Katrina's stormwaters have long since receded, but the damage they left remains: Neighborhoods virtually untouched since the storm. A surge of crime. Economic hardship.
Such factors have fueled a sense of despair that directly and indirectly touches New Orleans' most vulnerable citizens--its children. Domestic violence, substance abuse, broken families and the loss of neighborhood and friends are still a part of daily life for many children.
In the wake of Katrina, school seemed like the perfect place to meet the emotional needs of the city's students, says psychologist Douglas Walker, PhD, the clinical director of Mercy Family Center, a New Orleans outpatient behavioral clinic. Working with Catholic Charities, Save the Children and the think tank RAND Corp., Walker developed Project Fleur-de-lis™, a three-tiered system designed to deliver best practices to children at all levels of trauma that involves teachers and family members and, ultimately, the community.
"The trinity of recovery after a disaster like Katrina is re-establishing homes, jobs and schools," he says.
To date 55 schools--Catholic, public, public charter and private--are enrolled in the program. It starts with the first "tier," school-wide workshops for teachers and parents that address topics such as trauma symptoms children may still be experiencing, coping with anxiety about future hurricane seasons and stress-management techniques.
The second tier helps children who need more focused interventions. Trained counselors and social workers use small group settings to teach relaxation skills, ways to challenge upsetting thoughts, social problem-solving skills and help them find ways to process their traumatic memories and grief.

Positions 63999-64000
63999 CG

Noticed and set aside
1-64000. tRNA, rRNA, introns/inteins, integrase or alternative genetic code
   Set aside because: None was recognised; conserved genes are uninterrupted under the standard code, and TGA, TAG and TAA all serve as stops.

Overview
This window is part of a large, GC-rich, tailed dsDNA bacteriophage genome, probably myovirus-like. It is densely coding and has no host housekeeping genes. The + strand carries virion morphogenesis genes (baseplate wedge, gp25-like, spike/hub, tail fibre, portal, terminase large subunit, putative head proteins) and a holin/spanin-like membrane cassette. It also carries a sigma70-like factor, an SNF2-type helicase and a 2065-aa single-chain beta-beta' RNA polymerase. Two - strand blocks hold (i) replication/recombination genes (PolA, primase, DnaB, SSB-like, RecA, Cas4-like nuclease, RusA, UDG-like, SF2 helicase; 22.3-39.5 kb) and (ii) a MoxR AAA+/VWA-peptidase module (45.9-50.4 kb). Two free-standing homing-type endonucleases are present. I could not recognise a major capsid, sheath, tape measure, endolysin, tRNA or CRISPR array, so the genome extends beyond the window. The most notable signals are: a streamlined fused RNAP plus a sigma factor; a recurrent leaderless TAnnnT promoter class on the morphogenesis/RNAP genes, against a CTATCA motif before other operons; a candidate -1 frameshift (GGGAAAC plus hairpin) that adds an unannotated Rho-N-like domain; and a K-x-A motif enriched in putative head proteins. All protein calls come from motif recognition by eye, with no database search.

In the third tier, counselors meet with individual students and refer any who need more counseling, psychoeducational testing, family therapy or other services.
The Algiers Charter School Association--which was formed to help serve the needs of children two months after the hurricane--was among the first to implement Project Fleur-de-lis™. As soon as the doors opened, teachers, administrators and counselors were focused on addressing general trauma needs but also on spotting individual problems and keep them from escalating.
"In many ways, the kids were probably stronger than their families, because they have that natural resiliency," says Kevin Guitterrez, the chief academic officer at the Algiers Charter Schools Association. "But at the same time, once you did a little digging, things really came pouring out."
The result, Guitterrez says, has been an environment that in some ways is a sanctuary for students.
"The kids feel that they are safe--that they are in a secure environment with adults who care, that they can trust."
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